Words of wisdom on orchestrating a 'SeeClickFix Storm'

As part of announcing our Open Government platform, Lincoln Chafee's independent campaign for governor of Rhode Island asked supporters to take some time this past weekend and log issues on SeeClickFix, an effort we delightfully called a SeeClickFix Storm (credit to Owen Johnson). The idea was to get Rhode Island citizens using SeeClickFix en masse statewide, and more broadly, to show citizens what open government - what participating meaningfully in the work of governance - can mean. Supporters were asked to 'storm' their neighborhoods throughout the state, and invited to 'storm' Providence by bike with me on Sunday.

Over the course of the weekend, 14 issues were logged with an average of 7 per day, a major spike in RI's embarrassing daily average of 0.008196721, and daily activity looks to have picked up somewhat since, which was part of the point (profuse thanks to SCF Community Manager Kayla Vandervort for the info and this graph). That said and seen, although an SCF Storm is a fabulous idea, 14 issues doesn't quite qualify as a storm - even relative to total calmness - and only one supporter showed up to join me on Sunday (that's us in the image). Certainly, there are things I could have done to attract a bigger crew, but as they say, good judgment comes from experience, and experience comes from bad judgment. So, in that vein, allow me to impart a checklist for all you future storm orchestrators in the crowd:

1) Post the storm online - create a Facebook event, blog post, and/or other online home for the storm to live. If you're posting the storm on your website, add an SCF widget so folks can report issues on your site and see issues being reported as you storm.

2) Create a watch area - create a watch area for the area you're storming, so you can track issues logged pre-storm, during storm, and post-storm, and report your success.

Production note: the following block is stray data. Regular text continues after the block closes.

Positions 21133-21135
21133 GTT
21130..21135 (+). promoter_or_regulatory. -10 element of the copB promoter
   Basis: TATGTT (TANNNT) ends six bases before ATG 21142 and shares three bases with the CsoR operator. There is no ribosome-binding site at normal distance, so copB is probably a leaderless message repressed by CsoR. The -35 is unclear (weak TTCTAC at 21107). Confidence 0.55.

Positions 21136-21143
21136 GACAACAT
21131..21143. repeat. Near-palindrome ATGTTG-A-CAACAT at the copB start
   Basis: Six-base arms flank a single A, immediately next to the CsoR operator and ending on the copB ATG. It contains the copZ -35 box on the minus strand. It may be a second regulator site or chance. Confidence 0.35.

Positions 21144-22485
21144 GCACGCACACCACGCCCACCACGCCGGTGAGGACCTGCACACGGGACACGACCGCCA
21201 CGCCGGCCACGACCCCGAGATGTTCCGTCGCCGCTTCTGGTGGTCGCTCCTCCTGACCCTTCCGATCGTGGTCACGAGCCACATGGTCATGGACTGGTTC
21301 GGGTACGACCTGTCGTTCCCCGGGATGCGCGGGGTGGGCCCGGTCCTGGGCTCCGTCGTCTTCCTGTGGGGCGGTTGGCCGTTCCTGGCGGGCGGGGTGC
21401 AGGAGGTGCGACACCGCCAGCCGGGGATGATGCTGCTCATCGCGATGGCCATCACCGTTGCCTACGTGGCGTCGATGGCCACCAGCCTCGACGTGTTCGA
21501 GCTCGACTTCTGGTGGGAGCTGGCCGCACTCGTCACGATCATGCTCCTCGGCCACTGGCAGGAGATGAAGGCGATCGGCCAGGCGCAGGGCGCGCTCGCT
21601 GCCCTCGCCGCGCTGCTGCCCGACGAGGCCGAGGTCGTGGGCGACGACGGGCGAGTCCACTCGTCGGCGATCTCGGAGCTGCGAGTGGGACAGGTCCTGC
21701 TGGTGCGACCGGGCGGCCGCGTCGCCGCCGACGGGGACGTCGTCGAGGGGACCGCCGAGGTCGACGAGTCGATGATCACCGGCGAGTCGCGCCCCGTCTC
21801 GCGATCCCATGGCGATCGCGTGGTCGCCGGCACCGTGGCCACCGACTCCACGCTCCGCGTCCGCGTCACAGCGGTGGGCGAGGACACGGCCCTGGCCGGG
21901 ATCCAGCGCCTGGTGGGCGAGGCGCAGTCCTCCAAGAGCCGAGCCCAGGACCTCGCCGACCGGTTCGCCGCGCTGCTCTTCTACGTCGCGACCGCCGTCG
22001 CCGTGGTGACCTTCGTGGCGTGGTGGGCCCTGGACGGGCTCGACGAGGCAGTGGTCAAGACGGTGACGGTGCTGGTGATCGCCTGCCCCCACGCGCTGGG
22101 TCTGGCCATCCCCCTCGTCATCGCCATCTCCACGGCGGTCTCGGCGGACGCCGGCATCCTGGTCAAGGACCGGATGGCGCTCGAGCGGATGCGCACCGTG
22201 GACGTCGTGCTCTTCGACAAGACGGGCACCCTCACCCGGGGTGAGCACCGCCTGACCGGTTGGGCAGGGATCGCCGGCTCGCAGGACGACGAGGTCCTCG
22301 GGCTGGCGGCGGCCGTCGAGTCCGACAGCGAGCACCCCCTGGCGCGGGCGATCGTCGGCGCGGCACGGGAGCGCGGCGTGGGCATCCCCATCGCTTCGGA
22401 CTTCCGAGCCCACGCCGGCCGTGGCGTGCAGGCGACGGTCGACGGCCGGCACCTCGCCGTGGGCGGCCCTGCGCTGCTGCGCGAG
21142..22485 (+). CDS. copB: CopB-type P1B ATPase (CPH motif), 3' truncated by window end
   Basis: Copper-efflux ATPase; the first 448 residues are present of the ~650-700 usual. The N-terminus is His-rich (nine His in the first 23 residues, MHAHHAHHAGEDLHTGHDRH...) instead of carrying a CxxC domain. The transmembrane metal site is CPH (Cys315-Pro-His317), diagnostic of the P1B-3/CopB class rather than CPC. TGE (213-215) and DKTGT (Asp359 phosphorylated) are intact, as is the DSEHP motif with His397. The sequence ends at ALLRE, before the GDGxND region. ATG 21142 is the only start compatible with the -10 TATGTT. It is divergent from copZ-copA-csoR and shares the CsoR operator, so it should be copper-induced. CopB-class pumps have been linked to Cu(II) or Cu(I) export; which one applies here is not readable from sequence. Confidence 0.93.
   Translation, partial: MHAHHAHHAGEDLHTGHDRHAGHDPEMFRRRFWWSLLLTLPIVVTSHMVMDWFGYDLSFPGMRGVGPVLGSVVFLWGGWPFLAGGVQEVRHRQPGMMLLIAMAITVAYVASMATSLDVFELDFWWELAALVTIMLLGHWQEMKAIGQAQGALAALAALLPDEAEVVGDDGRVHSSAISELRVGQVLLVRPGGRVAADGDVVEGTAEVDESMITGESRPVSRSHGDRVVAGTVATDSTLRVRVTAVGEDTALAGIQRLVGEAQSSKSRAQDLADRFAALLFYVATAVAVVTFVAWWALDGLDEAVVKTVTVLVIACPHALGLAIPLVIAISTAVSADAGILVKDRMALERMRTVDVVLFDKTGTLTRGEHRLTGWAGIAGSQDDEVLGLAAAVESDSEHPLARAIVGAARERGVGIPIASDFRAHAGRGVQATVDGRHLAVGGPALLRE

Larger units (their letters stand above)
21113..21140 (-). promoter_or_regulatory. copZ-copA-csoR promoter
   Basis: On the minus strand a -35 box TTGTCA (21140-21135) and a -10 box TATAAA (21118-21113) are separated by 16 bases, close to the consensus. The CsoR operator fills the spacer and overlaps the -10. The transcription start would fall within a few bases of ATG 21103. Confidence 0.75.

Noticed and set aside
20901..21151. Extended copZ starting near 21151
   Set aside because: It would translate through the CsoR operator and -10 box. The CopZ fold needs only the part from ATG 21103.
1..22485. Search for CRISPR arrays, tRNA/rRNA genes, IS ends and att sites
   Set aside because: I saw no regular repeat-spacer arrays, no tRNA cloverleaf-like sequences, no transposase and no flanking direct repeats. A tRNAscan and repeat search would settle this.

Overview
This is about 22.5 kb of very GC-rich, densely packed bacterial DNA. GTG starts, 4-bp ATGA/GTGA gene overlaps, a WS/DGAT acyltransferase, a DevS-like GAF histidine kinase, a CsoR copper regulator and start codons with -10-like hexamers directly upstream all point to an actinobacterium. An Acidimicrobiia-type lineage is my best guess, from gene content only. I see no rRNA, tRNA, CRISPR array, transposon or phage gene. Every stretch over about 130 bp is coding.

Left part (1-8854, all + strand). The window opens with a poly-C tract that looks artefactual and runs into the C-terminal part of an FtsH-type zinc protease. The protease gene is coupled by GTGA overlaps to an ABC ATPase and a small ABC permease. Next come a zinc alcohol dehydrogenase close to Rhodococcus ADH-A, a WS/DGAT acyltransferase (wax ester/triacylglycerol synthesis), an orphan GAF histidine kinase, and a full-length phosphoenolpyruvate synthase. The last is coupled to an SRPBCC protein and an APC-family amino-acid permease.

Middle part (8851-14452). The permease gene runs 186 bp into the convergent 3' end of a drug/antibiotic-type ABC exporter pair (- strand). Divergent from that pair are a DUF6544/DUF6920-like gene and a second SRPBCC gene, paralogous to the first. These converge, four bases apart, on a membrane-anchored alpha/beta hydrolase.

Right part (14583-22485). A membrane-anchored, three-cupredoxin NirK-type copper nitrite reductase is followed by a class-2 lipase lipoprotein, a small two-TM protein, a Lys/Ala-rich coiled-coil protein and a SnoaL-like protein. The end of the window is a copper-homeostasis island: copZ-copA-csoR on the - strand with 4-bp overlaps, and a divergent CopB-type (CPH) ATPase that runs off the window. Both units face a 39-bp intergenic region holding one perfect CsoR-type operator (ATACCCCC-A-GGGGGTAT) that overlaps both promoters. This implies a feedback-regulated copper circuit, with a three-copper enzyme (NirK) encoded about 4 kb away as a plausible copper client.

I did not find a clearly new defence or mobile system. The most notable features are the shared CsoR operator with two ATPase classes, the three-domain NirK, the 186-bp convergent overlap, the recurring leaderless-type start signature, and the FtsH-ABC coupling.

3) Set a goal - if 14 issues doesn't qualify as a storm, what does? Check your watch area for previous activity, and using that along with your estimate of the number of people who will participate, set a realistic but ambitious goal. Along with better enabling you to gauge your success, it'll give participants a goal to aim for! And of course you can shower them with prizes and gifts and awards and brownie points if they succeed.

4) Promote the storm widely - SCF is of interest to a diverse contingency, including community groups, geeks, activists, and more. Don't limit yourself to your email list or Facebook group; leverage the fact that SCF has broad appeal to promote your storm to local MeetUp groups, blogs, and more!

5) Reach out to people individually - a basic tenet of Marketing (or Activism or Party Throwing or any people-convincing art) 101, beyond promoting the event through social media channels, reach out to individuals who you know will come and bring people. (Duh, I know.)

6) Brand your logged issues with your cause - change your SCF profile pic to the Trust Chafee logo, add a quick 'Vote Chafee!' at the end of each issue logged, or do something to promote your storm's cause. This is the beauty of a SCF Storm as a campaign stunt: in Ghandian terms, that voters get to see the campaign being the platform it wishes to see in the world. But in order for them to see that, you need to show 'em.

7) Brand your SCFers - wear campaign paraphernalia as you storm! See image above. And same rationale as previous.

8) Document your storm - take photos, video, otherwise document your fantabulous storm, and ask your stormers to do the same!

9) Report back - follow up with participants, post on your blog, and otherwise report back to the world on how the storm went, including photos & video, activity in the watch area, and encouragement to keep using SCF.

Feel free to respond with any additional words of wisdom. Perhaps 'SCF Storm' will someday warrant its own Facebook group or Twitter hashtag? Not to get too meta on us, but may SCF Storm, itself, become a storm.......